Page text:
* Rand has weakened nearly 12 percent since March 27
* S&P, Fitch have downgraded South African credit to junk
* Bank says will not intervene directly to support rand
* Bank says too early to say if downgrades will cause
(Adds governor's comments on recession)
By Mfuneko Toyana
PRETORIA, April 10 South Africa's central bank
on Monday warned that a recent cabinet reshuffle that saw the
finance minister fired and the country's credit rating relegated
to "junk" could put pressure the rand and accelerate inflation
as inventors sold off local assets.
The rand has dropped nearly 12 percent since March
27, when President Jacob Zuma recalled then-finance minister
Pravin Gordhan from an international roadshow, then fired him
later that week.
In response, S&P Global Ratings and Fitch cut the country's
sovereign credit rating to sub-investment grade, both saying
Gordhan's departure raised the risk of a fiscal policy shift.
The central bank governor said it was too early to tell
whether the downgrades would push the economy in to a recession.
"It's too early to tell if we are in a recession," South
African Reserve Bank (SARB) Governor Lesetja Kganyago said at
the release of the regulator's Monetary Policy Review.
"The environment is pretty fluid ... With the downgrades, we
expect the cost of capital to rise, and that rising cost of
capital could force businesses that wanted to invest to rethink
some of their projects. That will have an impact on growth."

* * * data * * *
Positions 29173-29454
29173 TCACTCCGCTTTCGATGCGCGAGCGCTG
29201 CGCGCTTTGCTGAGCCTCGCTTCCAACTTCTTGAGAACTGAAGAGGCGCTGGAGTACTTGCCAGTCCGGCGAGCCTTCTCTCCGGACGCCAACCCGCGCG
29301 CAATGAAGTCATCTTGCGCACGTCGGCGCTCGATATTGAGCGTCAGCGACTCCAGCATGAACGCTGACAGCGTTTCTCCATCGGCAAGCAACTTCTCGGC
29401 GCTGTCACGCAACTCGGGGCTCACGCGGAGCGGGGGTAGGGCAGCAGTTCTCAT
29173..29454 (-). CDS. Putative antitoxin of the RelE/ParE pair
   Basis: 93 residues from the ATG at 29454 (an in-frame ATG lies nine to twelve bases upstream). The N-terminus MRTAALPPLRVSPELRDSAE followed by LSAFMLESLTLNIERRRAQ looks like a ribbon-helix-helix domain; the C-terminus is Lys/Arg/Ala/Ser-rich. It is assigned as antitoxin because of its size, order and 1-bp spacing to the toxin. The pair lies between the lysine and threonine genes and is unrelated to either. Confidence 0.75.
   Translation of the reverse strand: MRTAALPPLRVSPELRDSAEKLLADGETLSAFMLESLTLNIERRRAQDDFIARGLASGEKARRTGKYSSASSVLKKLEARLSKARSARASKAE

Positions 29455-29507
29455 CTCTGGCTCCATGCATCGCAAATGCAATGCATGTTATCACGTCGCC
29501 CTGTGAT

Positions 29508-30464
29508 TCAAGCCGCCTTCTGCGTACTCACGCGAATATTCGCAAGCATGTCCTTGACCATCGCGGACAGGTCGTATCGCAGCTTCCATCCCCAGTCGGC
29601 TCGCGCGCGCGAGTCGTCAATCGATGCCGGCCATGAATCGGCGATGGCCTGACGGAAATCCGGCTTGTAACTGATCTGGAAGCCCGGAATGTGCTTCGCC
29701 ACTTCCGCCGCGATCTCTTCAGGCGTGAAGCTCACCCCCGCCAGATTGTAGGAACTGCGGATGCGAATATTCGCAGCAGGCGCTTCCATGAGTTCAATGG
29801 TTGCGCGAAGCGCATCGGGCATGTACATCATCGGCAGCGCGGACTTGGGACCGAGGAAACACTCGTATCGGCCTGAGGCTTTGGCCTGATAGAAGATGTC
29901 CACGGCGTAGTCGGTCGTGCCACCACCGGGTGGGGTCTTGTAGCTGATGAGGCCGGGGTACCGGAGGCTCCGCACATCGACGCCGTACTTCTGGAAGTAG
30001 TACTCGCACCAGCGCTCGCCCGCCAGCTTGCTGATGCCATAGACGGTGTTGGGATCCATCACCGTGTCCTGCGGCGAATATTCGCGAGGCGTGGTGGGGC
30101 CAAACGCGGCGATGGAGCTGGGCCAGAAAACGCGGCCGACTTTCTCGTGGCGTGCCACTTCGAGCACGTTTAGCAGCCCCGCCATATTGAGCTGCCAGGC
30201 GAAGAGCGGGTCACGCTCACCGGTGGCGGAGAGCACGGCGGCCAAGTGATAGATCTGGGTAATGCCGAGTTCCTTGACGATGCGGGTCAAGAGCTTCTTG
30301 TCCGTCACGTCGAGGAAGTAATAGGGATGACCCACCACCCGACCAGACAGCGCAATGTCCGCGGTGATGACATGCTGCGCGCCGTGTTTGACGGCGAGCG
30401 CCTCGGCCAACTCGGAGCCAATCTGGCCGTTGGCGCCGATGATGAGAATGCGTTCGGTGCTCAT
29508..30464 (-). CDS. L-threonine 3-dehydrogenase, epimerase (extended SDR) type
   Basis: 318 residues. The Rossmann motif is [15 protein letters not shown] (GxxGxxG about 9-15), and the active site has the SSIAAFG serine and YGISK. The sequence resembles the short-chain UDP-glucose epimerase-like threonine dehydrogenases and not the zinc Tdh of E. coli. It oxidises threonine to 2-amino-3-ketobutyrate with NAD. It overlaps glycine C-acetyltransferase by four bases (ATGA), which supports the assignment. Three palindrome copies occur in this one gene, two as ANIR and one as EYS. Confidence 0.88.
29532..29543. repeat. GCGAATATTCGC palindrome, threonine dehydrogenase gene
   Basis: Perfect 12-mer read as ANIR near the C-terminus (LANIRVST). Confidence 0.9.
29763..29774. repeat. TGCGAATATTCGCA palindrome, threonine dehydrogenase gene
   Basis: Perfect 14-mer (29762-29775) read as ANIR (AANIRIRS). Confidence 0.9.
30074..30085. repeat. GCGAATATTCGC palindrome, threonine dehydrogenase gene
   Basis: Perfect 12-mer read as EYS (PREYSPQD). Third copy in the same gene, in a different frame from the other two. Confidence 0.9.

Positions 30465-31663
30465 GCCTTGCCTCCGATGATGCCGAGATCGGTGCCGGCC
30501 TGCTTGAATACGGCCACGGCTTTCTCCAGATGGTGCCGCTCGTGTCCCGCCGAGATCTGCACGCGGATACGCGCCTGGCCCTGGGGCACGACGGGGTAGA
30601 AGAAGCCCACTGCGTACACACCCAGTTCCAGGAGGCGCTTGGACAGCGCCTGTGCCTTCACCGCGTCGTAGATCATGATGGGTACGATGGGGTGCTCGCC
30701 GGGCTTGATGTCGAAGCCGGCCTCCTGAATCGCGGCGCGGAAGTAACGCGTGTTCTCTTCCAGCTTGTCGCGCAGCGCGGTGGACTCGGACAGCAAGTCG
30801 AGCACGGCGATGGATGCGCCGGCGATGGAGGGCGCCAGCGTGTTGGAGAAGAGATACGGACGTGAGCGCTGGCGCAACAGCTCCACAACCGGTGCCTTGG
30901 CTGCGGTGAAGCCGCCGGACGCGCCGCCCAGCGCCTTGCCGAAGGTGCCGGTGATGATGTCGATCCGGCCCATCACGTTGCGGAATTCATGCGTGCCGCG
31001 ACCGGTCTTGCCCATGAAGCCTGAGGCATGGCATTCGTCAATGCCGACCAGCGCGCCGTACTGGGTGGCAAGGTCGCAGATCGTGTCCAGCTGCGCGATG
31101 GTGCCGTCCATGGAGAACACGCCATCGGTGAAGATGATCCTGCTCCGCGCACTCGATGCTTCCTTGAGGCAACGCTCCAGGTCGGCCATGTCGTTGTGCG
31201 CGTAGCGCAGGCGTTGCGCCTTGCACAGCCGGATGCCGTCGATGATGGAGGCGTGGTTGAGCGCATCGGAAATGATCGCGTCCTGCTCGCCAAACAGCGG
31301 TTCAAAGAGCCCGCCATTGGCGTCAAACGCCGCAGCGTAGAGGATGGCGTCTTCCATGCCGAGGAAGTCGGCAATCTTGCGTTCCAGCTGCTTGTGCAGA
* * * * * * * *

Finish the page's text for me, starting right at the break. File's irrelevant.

In March, the bank kept its benchmark repo rate unchanged at
7 percent, citing re-emerging risks to the exchange rate. It
added then that it had reached the end of its tightening cycle,
which has seen it raise rates a total of 200 basis points since
"Domestically the situation has been challenging ... it has
been making policy-making very difficult," Kganyago told a news
conference after the bank released its Monetary Policy Review.
The bank said in its review, released twice a year, that the
biggest risk to its policy aim of keeping consumer prices below
6 percent was the weakening exchange rate.
"Rising uncertainty about the future of economic policy
could prompt capital outflows in anticipation of such
downgrades," the bank said in the report.
"The risk is that the rand could follow a more depreciated
path than expected, which would, other things being equal, raise
inflation," the bank said in the statement.
Before that meeting, forward rate agreements were pricing in
at least one rate cut by 25 basis points in 2017, but on Monday
the forward markets were pricing zero percent probability of a
cut this year .
In response to questions from Reuters on Monday, the bank
said it would stick to setting benchmark lending rates rather
than intervene in the exchange markets.
"We would consider becoming involved if the orderly
functioning of the foreign exchange markets is under threat,
guided by financial stability considerations," Deputy Governor
of the Reserve Bank (SARB) Daniel Mminele said in emailed
responses to questions.
(Editing by James Macharia, editing by Larry King)